State Rep. William "Smitty" Pignatelli, D-Lenox, recommended "greater collaboration between schools and law enforcement. We're blessed to live in small towns where everybody knows your name, but sometimes that can be a curse."
The "social host" law, as it's commonly known, depends on cooperation from the public, according to Lenox Police Chief Stephen O'Brien.
Just last Friday, he pointed out, the department's school resource officer, William Colvin, relayed information to the chief about a house party planned for this past Saturday night. The information was provided to Colvin by an adult, O'Brien said.
"We've used the social host law a few times here," O'Brien noted. "We can take calls if somebody knows of a party about to happen, and we can prevent it from happening."
When Colvin developed information about the pending party this past week, he advised the chief.
"I contacted the parents and they assured me it was not going to happen," O'Brien said.
Colvin told The Eagle that "there are always certain students who have been honest and cooperative about developing information about criminal activity. We try to stay on top of what the youth in town are up to."
According to Pignatelli, whose daughter Anha is a senior at Lenox High, "parents have to ask their children where they are going, who they're going with and when they're coming home."
"Kids make mistakes, we're not going to hold a first offense against them," the state lawmaker said. "I'm all for giving kids a chance, but police have to do something in cases of chronic partying and egregious events."
Pignatelli stressed that "I don't think we should condone the attitude that if you stay home, you can have a beer. That would send the wrong message to parents. There should be serious consequences for buying alcohol for underage kids, especially in light of what happened. Two families' lives have been changed forever because someone over 21 supplied alcohol."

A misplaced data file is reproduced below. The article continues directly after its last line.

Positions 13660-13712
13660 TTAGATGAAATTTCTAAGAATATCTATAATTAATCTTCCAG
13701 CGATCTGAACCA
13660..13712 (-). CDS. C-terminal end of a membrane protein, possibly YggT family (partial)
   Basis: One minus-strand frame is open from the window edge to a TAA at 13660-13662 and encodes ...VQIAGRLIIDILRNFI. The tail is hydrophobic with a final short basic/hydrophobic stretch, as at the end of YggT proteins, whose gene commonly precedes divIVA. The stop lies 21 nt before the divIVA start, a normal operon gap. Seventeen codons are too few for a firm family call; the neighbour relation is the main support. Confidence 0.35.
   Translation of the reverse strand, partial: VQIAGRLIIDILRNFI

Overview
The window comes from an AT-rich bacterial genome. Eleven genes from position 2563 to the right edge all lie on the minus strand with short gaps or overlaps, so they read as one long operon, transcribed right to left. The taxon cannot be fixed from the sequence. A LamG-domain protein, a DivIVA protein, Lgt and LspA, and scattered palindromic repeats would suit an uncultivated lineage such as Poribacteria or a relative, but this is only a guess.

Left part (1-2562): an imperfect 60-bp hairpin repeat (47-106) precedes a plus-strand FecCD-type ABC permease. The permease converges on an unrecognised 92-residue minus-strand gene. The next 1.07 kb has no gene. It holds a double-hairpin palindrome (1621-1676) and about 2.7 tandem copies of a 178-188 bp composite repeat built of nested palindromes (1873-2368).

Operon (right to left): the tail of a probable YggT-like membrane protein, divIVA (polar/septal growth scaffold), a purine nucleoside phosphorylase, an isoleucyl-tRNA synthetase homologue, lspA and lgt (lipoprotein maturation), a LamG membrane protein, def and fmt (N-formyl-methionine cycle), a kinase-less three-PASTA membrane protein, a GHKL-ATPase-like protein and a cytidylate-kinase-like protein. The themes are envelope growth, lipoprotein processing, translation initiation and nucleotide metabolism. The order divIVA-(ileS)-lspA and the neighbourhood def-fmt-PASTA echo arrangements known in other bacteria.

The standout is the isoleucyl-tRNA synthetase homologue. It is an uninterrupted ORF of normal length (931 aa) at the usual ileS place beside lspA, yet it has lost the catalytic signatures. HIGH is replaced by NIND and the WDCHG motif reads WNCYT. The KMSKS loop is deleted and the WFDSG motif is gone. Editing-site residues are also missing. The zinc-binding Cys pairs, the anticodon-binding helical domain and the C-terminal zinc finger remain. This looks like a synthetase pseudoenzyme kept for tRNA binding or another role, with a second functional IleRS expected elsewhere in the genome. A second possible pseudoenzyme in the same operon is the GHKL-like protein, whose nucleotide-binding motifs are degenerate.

Berkshire Eagle staff reporter Dick Lindsay contributed to this report.
To reach Clarence Fanto:
or (413) 496-6247.
The state law on hosting parties
"Whoever makes a sale or delivery of any alcoholic beverage or alcohol to any person under 21 years of age, either for his own use or for the use of his parent or any other person, or whoever delivers or procures any such beverages or alcohol to or for use by a person who he knows or has reason to believe is under 21 years of age or whoever furnishes any alcoholic beverage or alcohol for a person under 21 years of age shall be punished by a fine of not more than $2,000 or by imprisonment for not more than one year or both. The word ‘furnish' shall mean to knowingly or intentionally supply, give, or provide to or allow a person under 21 years of age -- except for the children and grandchildren of the person being charged -- to possess alcoholic beverages on premises or property owned or controlled by the person charged."
Source: Excerpted from Massachusetts General Laws, Section 138, Paragraph 34.